Great post! I seriously agree, doctors could so so much to make things go smoothly for themselves AND for us if they would follow your advice. One comment though — Mobic isn’t equivalent to Celebrex. Celebrex is COX-2 specific whereas Mobic is significantly less selective for COX-2 versus COX-1 (more concern for ADEs with patients on anticoagulant therapy, etc.)
    Keep giving out the great advice for MDs. I am still convinced they need to have an intensive class in med school on how to properly write a prescription and what happens to the magical piece of paper when it leaves their offices. Believe it or not, pharmacists don’t reside in the Tower of Babel where all indecipherable hieroglyphs/chicken scratch can automatically be interpreted.
    D

  2. RJS says:

    None of the above will ever happen in my neck of the woods, unfortunately.
    It would if FPs as PCPs were more common than internists. IME, internists seem to have a collective stick up their asses.

  3. richmond says:

    i’ve had a doctor that just simply disappeared every so often, so the PA was there instead. with an Rx pad. The Doctors own Rx pad. Presigned. The entire book.
    Not only do I think that is probably illegal, i think it is totally unsafe.
    i stopped going to him because one of the “nurses” was still in school! she is younger than my sister for gods sake! and she just graduated from uni.
    so freaky, him!

  4. RxPower says:

    As a 2nd year pharm student, you will soon learn the practicality of using meloxicam before Celebrex. Altough I’m sure that the highlighted portion in your therapeutics notebook on celecoxib’s COX-2 specificity and NSAIDs Med-Guided potential for ulcers is important for tests, when faced with a $50 copay, most patients/doctors will choose the more COX-2 specific meloxicam. (I know, run-on sentence). I’m sure drug information taught you how to look stuff up. J Med Chem. 1997 Mar 14;40(6):980-9. & Can J Physiol Pharmacol. 1997 Sep;75(9):1088-95. Yea, it’s been a fact since ’97, when you were still playing paintball and trying to finger girls.

  5. http://openid.aol.com/emujane1980 says:

    I would also like for the doc to make some notation on the new script to confirm that it is for a dose change. I’ve had scripts dropped off when the patient has no idea whether their dose has changed, it would be nice not to have to confirm.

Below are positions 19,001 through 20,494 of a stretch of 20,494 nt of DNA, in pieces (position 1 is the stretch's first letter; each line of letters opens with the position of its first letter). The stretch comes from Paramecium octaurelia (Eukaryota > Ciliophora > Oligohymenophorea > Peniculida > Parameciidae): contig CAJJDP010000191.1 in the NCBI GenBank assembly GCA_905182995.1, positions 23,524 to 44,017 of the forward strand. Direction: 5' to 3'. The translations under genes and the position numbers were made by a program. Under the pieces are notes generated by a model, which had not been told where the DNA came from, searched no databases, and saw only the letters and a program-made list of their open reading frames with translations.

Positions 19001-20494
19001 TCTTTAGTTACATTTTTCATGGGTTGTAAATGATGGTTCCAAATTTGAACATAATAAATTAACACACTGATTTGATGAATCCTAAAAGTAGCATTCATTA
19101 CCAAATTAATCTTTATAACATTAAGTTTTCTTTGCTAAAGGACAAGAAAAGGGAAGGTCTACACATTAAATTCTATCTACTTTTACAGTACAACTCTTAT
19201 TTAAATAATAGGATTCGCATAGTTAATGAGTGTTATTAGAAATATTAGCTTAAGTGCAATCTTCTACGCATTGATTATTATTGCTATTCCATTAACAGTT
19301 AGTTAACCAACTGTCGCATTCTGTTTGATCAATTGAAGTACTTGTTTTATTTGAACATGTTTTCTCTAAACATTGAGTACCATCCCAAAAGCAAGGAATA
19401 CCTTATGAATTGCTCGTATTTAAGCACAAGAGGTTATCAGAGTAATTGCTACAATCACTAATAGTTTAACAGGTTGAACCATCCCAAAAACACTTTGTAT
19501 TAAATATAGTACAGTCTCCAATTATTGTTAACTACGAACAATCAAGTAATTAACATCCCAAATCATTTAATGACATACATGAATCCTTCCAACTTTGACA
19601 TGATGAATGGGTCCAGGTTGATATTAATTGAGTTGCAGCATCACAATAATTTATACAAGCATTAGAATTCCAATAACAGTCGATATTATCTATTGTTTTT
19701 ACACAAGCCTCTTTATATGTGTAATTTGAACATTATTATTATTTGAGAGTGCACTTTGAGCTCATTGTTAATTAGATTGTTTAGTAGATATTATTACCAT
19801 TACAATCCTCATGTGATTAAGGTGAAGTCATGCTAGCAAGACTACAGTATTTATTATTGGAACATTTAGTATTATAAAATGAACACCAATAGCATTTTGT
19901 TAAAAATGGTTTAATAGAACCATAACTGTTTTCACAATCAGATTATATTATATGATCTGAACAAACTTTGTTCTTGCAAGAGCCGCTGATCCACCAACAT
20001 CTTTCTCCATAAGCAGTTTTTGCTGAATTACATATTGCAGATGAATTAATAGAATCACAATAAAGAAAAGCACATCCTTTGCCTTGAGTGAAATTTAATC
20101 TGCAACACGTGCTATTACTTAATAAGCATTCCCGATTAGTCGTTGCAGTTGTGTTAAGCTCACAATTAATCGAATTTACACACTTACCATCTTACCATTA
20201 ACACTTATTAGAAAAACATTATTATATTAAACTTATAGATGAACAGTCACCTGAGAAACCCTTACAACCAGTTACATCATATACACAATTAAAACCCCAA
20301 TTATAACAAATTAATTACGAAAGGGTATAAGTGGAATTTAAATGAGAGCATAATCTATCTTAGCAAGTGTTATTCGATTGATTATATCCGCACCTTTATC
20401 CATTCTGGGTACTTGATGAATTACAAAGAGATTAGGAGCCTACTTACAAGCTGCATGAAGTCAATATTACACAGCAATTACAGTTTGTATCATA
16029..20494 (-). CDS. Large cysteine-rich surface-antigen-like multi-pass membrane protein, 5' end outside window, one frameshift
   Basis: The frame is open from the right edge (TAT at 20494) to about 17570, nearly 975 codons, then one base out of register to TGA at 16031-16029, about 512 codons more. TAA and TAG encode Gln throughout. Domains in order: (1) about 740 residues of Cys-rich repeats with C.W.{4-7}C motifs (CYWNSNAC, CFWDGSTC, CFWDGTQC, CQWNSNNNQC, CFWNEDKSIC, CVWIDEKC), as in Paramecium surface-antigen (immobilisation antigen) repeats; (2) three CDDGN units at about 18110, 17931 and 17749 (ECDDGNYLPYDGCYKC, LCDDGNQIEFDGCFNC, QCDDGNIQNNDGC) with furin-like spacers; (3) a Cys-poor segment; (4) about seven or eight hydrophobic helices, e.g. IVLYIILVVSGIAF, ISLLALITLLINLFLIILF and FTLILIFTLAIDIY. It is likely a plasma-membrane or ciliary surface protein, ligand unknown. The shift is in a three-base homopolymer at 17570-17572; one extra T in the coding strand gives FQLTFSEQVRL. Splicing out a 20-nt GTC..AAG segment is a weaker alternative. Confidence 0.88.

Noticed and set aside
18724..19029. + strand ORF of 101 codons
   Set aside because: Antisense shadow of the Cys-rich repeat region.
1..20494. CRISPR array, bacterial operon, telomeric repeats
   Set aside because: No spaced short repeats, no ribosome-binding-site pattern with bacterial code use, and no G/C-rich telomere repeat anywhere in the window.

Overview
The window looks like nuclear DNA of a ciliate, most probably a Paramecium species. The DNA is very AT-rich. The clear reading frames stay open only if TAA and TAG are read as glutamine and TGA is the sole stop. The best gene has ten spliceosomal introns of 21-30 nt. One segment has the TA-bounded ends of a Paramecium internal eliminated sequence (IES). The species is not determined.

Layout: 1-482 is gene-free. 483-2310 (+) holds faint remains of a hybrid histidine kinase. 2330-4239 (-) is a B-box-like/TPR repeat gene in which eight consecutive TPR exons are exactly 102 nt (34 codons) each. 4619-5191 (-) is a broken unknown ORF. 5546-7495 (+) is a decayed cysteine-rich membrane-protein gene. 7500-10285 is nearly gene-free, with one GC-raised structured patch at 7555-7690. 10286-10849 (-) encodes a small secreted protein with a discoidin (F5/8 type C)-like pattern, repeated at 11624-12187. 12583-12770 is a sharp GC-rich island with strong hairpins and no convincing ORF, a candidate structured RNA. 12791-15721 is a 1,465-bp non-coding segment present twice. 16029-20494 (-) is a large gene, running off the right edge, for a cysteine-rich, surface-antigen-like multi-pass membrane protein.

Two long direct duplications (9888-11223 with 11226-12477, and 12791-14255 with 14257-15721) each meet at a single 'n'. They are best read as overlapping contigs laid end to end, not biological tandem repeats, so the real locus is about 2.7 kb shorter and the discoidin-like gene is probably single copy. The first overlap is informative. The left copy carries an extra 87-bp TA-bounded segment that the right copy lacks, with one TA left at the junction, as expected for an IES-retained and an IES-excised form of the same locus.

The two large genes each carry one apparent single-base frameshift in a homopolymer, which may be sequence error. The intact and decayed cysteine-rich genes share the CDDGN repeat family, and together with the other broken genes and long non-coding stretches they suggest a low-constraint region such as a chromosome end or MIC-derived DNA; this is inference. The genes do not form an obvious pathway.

6. Dawn Marie Perry says:

    I love this blog. I started my own pharmacy in 2005 and blogged briefly about my experiences. I stopped blogging because I am inherently lazy. I stopped in to comment because I ran across something interesting today while looking for the contents of a cough and cold product. Have you ever been to cafepharm boards (http://www.cafepharma.com/boards)? It appears to be a site for drug whores. Several companies have message boards where the reps discuss salaries, bonuses, and products. They also insult each other and their rival companies. It is a strange site, but I thought that you might find it interesting! Thank you for your always-entertaining thoughts! I am glad that you are telling our stories.

  7. Pharmacist from Northern Ontario says:

    I just wanted to add that it helps if you can get the doctor to note on the Rx that this is actually a dose change, by using a little arrow pointing up if the dose is increasing or down…what am I saying, no one ever gets their dose decreased! Anyway, it’s just another way to avoid a time waisting phone call to check that this was a dose increase and not just an error, especially when the patient has no idea that the doctor was changing the dose!

  8. N.B. says:

    Great post, TAP. I definitely think you’ve put down some excellent advice for physicians here.
    Just one thing. Is everything you’re suggesting legal? I know that therapeutic interchange without a physician’s consent is a no-no, but is it suddenly acceptable if the physician writes “or equivalent, pharmacy to dose” like you’re suggesting? I’m not 100% clear on the issue, and while I realize it’s highly improbable that you’re going to get busted for it (and you really shouldn’t), the dreaded insurance company audit is still going to loom over you at the end of the day…

  9. AZ Pharmer says:

    I would like to know how this MD learned to do this and if he would like to relocate near me!
    Seriously, this is such basic shit that it completely pisses me off, I convey this to the patient making it known I’m annoyed and that their Dr. should know better than to tell them without somehow telling me, and in the case of one repeat offender scatterbrained/lazy cocksucker MD, implying (strongly) that he is mentally retarded.
    The patient is instructed to call the office themselves and request a new rx be phoned in and ask why this was not done 2 weeks ago when the dose was changed.
    This is not my job and I do not make these calls anymore and my staff is only allowed to fax the request ONCE…I will not waste my time calling. If its after hours I suggest they bother the on call md at home (and secretly hope that he/she is in the middle of the best lay they’ve had in months)
    by the by, is this angry thing contageous? if so I think I’m fucking terminal…

  10. Pharm Guy says:

    Wow! Great entry! We wasted all sorts of time on this. After contacting the docs, it seems like you have to fight with the insurance company next. There needs to be a general physician email!